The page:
Monthly Archives: July 2014

There’s one contemporary account of Lou Gehrig’s full 1939 farewell speech. And we can’t trust it. V

How closely did Jonathan Eig follow Rosaleen Doherty’s 1939 transcript of Lou Gehrig’s speech (aside from that tell-tale fourth line that could be directly corrected by reference to newsreel footage)? Judge for yourself. Here is Eig’s version of the speech. And here is Rosaleen … Continue reading

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There’s one contemporary account of Lou Gehrig’s full 1939 farewell speech. And we can’t trust it. IV

Sadly, Eleanor Gehrig is long since passed-away (as is her co-writer Joseph Durso). We will never know how, in 1976, they recreated Lou Gehrig’s Farewell Speech of July 4, 1939. Perhaps Eleanor Gehrig simply saved a copy of the script she … Continue reading

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There’s one contemporary account of Lou Gehrig’s full 1939 farewell speech. And we can’t trust it. III

So what do we make of this mystery? We have two, nearly identical versions of a speech, one version published in 1976, the other in 2005. The first version claims a sort of personal authority – Eleanor Gehrig said she helped Lou … Continue reading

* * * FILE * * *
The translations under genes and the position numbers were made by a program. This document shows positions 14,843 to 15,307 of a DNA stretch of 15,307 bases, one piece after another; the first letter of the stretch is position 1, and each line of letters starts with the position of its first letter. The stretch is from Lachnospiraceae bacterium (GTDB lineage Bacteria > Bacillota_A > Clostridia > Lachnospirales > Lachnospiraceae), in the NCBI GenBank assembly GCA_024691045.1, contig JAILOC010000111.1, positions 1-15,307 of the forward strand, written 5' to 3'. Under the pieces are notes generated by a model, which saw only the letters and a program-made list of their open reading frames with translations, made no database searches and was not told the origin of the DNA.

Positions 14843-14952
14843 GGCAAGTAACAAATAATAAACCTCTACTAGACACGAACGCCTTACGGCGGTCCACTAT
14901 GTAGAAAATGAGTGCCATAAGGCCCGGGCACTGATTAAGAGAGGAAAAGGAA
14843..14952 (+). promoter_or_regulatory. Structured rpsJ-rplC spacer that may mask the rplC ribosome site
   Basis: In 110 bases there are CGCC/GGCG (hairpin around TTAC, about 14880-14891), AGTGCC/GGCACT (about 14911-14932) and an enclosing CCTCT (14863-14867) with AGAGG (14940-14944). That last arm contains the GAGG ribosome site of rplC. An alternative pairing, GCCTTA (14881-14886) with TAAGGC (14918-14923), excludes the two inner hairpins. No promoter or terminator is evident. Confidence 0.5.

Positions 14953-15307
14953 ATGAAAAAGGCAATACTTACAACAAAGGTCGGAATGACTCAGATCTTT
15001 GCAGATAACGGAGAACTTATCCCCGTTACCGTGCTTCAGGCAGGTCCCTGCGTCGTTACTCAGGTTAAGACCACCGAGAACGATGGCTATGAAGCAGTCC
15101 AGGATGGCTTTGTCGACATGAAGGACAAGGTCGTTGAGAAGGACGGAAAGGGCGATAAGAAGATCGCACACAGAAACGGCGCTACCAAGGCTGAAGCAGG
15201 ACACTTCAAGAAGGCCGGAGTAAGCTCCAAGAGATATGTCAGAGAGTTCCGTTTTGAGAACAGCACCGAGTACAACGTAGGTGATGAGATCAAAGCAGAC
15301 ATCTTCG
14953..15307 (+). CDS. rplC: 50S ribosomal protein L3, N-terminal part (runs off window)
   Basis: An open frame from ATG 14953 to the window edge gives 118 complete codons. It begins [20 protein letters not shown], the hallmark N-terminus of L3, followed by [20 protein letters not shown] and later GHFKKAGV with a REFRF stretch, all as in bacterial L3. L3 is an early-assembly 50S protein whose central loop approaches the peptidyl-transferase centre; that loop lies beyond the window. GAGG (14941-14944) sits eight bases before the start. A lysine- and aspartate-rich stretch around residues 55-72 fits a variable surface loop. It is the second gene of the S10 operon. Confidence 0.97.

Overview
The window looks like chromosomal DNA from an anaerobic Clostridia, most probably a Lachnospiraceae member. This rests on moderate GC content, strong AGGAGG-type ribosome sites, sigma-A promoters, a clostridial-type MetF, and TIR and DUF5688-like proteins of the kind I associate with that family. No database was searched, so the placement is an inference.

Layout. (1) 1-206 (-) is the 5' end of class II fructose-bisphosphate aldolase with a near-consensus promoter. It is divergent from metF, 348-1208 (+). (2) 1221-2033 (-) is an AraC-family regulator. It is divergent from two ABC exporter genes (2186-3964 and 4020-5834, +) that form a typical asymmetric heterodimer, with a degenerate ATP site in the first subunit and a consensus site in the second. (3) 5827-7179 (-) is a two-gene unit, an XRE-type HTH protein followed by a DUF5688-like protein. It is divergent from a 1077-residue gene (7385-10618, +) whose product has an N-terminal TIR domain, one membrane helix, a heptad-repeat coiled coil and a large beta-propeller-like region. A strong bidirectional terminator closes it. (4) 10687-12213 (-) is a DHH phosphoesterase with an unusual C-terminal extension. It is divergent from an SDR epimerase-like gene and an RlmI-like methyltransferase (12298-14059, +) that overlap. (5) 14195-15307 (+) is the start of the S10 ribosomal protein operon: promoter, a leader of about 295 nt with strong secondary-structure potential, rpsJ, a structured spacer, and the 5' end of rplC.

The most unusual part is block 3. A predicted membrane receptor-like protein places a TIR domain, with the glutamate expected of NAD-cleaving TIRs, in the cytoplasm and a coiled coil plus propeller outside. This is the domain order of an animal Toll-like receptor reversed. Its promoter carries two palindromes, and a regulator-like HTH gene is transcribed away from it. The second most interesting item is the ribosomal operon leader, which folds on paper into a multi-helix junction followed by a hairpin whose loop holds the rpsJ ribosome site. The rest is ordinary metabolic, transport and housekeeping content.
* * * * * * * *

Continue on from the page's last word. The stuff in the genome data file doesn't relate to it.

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There’s one contemporary account of Lou Gehrig’s full 1939 farewell speech. And we can’t trust it. II

The official version of Lou Gehrig’s Farewell Speech was not readily available until Gehrig’s wife – Eleanor – published her biography (with sportswriter Joseph Durso) in 1976, 37 years after Gehrig gave the speech.* Read the speech. The language is distinctive. … Continue reading

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There’s one contemporary account of Lou Gehrig’s full 1939 farewell speech. And we can’t trust it.

The speech that we currently think of as Lou Gehrig’s Farewell Speech is available online (this version was published in 1976 in Eleanor Gehrig and Joseph Durso’s My Luke and I). Jonathan Eig published a modified version in 2005, “by … Continue reading

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Lou Gehrig’s Terrible and Wonderful Farewell Speech, Part 2

It is perhaps the most famous speech in sports history – Lou Gehrig’s farewell speech (given to a large Yankee Stadium crowd, two weeks after he retired, on July 4, 1939). You know the line, “today, I consider myself the … Continue reading

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Lou Gehrig’s Terrible and Wonderful Farewell Speech

It is perhaps the most famous speech in sports history – Lou Gehrig’s farewell speech (given to a large Yankee Stadium crowd, two weeks after he retired, on July 4, 1939). You know the line, “today, I consider myself the … Continue reading

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